Our role — and your role — in protecting the free press

It’s been no secret that “the media” in general have been under heavy partisan criticism. Journalists have been called “enemy of the people,” “fake,” “disgusting” — not words that foster fair criticism and honest dialogue about the media, but words that demonize and work to sow fear and suspicion.

The Boston Globe has called for news organizations across the country to join its denunciation of these accusations and attacks on the media. Because media organizations in the United States are independent, not all of them agree that this is a good idea. Some, including media critic Jack Shafer of Politico, instead feel this campaign could feed into a narrative that there is a coordinated effort to skew news in a partisan way.

But at The Seattle Globalist, we wanted to take a moment to state our position on the importance of protecting the free press. There’s too much at stake. As our colleagues at the Institute for Nonprofit News note, the anti-media rhetoric appears to be rising along with verbal and physical attacks on journalists, attempts to shield government information from release to the public, and arrests and harassment of reporters covering stories of public interest.

Our organization values a free press because we are dedicated to covering the issues of biggest concern and impact to our communities. This is important because as immigrants, people of color and those belonging to other underrepresented communities, we too often find ourselves becoming a scapegoat or target due to unfounded fear, hatred and xenophobia.

Telling our stories and centering our narratives and perspectives shines a light on our concerns, our joys — and most of all our humanity. Bringing our communities closer together is one purpose of community-based journalism.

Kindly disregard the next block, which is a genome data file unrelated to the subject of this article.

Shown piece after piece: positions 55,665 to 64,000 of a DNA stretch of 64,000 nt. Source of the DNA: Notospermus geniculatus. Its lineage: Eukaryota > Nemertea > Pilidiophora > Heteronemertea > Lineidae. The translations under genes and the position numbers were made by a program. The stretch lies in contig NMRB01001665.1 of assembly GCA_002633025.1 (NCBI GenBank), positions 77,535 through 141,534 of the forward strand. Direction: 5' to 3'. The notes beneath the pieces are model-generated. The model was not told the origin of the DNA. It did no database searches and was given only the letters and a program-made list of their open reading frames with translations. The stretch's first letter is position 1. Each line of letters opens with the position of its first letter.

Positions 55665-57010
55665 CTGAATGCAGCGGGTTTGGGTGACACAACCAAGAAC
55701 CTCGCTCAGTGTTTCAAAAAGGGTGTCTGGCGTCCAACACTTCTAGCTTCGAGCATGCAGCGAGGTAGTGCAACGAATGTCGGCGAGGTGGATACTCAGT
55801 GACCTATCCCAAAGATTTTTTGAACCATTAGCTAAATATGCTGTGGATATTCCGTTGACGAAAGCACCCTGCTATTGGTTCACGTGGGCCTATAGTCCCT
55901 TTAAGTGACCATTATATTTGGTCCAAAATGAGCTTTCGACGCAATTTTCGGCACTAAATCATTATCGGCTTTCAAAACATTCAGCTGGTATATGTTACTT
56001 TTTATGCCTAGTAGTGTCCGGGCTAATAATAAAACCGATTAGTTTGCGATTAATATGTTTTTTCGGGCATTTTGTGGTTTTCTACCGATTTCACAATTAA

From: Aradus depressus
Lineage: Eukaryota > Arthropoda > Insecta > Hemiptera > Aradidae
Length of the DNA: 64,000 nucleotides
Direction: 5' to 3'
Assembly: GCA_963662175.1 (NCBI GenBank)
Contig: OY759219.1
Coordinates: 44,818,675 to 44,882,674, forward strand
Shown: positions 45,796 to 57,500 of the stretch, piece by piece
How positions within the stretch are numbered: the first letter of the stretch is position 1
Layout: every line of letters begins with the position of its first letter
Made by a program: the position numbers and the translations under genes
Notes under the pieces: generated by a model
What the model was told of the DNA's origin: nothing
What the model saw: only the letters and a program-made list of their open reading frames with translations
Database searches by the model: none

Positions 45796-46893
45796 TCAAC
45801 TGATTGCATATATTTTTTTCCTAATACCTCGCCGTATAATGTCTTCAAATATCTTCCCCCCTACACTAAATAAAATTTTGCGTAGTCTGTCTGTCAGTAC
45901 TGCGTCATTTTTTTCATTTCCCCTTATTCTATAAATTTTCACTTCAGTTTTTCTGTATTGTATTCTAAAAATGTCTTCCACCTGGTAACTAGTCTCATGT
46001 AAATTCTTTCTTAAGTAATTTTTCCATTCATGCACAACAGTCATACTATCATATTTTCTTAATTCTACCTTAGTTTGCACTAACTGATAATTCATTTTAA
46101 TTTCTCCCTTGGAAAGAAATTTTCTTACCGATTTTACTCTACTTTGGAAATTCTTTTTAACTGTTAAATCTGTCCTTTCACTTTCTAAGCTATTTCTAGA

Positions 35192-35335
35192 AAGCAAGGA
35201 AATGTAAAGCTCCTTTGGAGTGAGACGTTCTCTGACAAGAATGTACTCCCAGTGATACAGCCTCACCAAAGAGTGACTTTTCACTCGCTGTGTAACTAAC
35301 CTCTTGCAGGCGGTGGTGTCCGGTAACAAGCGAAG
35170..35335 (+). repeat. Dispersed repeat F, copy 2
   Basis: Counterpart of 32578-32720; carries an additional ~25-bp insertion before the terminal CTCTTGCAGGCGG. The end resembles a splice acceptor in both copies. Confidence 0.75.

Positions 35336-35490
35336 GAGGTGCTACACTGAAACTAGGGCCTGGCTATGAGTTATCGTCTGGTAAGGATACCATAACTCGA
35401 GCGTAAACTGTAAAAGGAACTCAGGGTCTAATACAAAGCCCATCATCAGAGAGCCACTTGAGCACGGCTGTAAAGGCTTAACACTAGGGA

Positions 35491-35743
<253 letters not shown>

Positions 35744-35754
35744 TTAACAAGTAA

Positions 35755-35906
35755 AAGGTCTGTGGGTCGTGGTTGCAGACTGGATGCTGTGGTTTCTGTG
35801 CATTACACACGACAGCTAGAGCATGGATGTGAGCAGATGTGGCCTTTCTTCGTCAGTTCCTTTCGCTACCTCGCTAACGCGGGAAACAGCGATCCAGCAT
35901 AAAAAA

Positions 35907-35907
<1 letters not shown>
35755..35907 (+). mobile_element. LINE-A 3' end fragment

A free press — including the ability to cast a critical eye on our government and our institutions — is an important part of a healthy democracy.

By definition, the free press is not beholden to any government or any other institution. We in the media represent — and are responsible to — you, the public, in holding our governments and institutions accountable, and in telling our stories fairly and accurately.

Furthermore, because of that very responsibility and trust that the public has in us, we journalists, now more than ever, also need to make a commitment to diversity, and making sure that the media can be a true mirror of the communities we represent.

This is also why The Seattle Globalist has a mission to create media that elevates voices that often go unheard, because these voices are important to a healthy democracy and to our communities. Telling these stories and airing these voices plays an important part in building a community.

We hope you join us in standing up to protect the vital role of the free press.